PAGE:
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A Safe Space for Young Women

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By Leah Tesfamariam (YES 2009-2010, Kenya, hosted by ACES in Toledo, OH)

I’m Leah Tesfamariam, a master’s student in Democratic Governance and Civil Society at the University of Osnabruck in Germany. My YES exchange year in Toledo, OH was incredibly enriching and shaped me and my world view in many ways. Through community service projects at St. Louis Soup Kitchen and Otterbein Nursing Home, I learned the value of volunteerism. Volunteering taught me to take responsibility for issues on which I wanted to see change. Living with four host sisters and a very hardworking host mother, I came to appreciate the tenacity and industrious nature of women. This inspired my interest in feminism and my passion for uplifting other women. A visit to my Ohio Senator’s office and the Kenyan Embassy in Washington, DC influenced my decision to pursue undergraduate university studies in International Relations and Diplomacy.

My exchange year was the first time I ever left Kenya, and I’ve held a deep interest in other countries and cultures since. I have volunteered in Rwanda, and now study in Germany. For a time, I attended a modeling school and developed an interest in fashion. I went on to become the 2nd runner up in the Miss World Kenya pageant in 2013. I credit much of this experience to my exchange year, which made me comfortable with new experiences and encounters. I have made friends from all over the world who I still meet up with when I get the chance to visit their countries. The YES experience transformed me into a global citizen and gave me the capacity to be a leader in a multi-cultural environment.

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Some of the girls we work with through Karachuonyo Safe Space for Young Women and Girls

Karachuonyo is a sub-county in Homa Bay, Kenya and the home of prominent political leader Phoebe Asiyo, one of the pioneers of the women’s empowerment movement in Kenya when she served as the Member of Parliament for Karachuonyo, and who I had the privilege to meet. Homa Bay has gender inequality challenges in the form of biased socialization of girls and boys and unequal access to education. The culture inhibits women and girls’ freedom of expression and behavior. Women are viewed as sexual objects, and girls are forced into submission from the day they are born. Consequently, there are incidents of adolescent girls trading sex for money to buy sanitary towels. Higher levels of illiteracy among women have led to higher rates of unemployment and poverty, lack of access to information, and low bargaining power when it comes to sexuality. The county experiences high levels of early marriage, teenage pregnancy, and HIV/AIDS.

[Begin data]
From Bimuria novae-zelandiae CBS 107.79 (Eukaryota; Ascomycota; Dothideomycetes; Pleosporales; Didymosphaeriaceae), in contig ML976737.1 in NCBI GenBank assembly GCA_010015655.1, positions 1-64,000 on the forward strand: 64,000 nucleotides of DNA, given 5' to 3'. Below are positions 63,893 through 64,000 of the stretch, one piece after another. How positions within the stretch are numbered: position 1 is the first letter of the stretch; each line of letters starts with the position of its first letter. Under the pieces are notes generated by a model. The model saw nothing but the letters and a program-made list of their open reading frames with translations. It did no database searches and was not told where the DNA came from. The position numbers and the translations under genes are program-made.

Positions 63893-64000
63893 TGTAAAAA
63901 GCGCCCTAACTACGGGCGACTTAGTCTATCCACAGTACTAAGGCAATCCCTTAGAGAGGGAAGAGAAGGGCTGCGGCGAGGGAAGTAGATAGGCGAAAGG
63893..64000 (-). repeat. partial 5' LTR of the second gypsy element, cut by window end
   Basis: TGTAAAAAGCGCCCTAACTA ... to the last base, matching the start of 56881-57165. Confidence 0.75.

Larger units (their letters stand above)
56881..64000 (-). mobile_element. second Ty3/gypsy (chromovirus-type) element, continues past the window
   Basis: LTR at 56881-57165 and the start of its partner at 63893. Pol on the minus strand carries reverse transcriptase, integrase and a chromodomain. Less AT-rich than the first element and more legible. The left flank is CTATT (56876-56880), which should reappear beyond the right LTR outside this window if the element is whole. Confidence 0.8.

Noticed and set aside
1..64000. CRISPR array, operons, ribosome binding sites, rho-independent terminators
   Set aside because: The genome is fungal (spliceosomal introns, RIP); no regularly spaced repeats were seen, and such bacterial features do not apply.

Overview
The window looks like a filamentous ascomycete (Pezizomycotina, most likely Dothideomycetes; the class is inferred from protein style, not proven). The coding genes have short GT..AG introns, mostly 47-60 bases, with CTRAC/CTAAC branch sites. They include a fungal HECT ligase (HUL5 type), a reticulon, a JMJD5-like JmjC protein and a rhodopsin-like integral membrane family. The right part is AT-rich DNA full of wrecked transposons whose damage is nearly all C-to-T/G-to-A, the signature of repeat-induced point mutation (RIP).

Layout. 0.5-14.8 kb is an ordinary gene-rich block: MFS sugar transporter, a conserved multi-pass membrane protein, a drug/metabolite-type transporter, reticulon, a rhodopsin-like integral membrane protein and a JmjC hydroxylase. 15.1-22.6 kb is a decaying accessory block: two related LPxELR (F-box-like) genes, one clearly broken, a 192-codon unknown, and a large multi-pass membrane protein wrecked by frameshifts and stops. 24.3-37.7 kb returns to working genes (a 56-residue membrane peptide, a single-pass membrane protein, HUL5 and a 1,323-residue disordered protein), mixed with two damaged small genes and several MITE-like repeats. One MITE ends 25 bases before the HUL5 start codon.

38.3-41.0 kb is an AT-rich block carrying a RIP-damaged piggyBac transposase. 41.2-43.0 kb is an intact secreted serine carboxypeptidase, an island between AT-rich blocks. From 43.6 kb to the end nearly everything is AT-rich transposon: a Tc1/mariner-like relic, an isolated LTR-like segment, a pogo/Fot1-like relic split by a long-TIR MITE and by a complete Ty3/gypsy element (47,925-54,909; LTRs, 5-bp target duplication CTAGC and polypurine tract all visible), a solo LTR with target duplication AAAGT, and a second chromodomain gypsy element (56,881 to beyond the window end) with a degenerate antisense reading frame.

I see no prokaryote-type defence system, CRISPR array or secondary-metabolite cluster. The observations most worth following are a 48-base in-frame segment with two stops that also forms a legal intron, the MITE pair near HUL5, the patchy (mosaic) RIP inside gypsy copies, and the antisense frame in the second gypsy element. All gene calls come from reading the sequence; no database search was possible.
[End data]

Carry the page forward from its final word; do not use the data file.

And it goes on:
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The space before we started construction

In response to these issues, with the help of my host community in Ohio and a YES Alumni Grant, the project Karachuonyo Safe Space for Young Women and Girls was born. The project established a resource center which is open to the community and will be a safe place for young women and girls between the ages of 13 to 21 to be educated and engage in discussion about sex and reproductive health and receive support free from judgment. The center is a place where girls can talk about sexuality, HIV/AIDS, menstrual hygiene, and reproductive health so that they may make informed decisions about their bodies. The center also provides a mentoring program for young girls and access to a library where they can spend their leisure time productively. Through donations from the Western Ohio Girl Scouts Association, the center has provided reusable sanitary towels to many of the girls and has provided menstrual hygiene classes and sanitary towels to several high schools in Karachuonyo.

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Construction of the center

Karachuonyo Safe Space for Young Women and Girls is driven by the mission to encourage girls to complete their education and become more aware of their potential. Educated women have better opportunities to earn higher incomes to lift their families out of poverty, and they raise healthier families by encouraging (and being able to afford) to practice good hygiene and nutrition. Educated women also value education for future generations and have more control over their sexuality. The resource center was intentionally established in a rural area to empower women who are often more disadvantaged than those living in urban areas where they have more access resources and information.

I owe thanks to so many for the success of this project. My host community in Ohio, led by former ACES local coordinator Valerie Virag, donated books, furniture, and sanitary supplies. My team member Alice Adikinyi Okello assisted and supported the project through her organization Bold Africa Foundation. The head teachers of local schools have been very understanding of the importance of mentorship and open discussions, and they facilitated our access to young girls in the area. We received tremendous help and encouragement from our local AFS office in Mombasa when applying for the YES Alumni Grant, which is funded by the U.S. Department of State Bureau of Educational and Cultural Affairs. Many thanks to you all, and be proud that Karachuonyo Resource Center will change and inspire the lives of many young girls. 

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Teaching the girls of Karachuonyo

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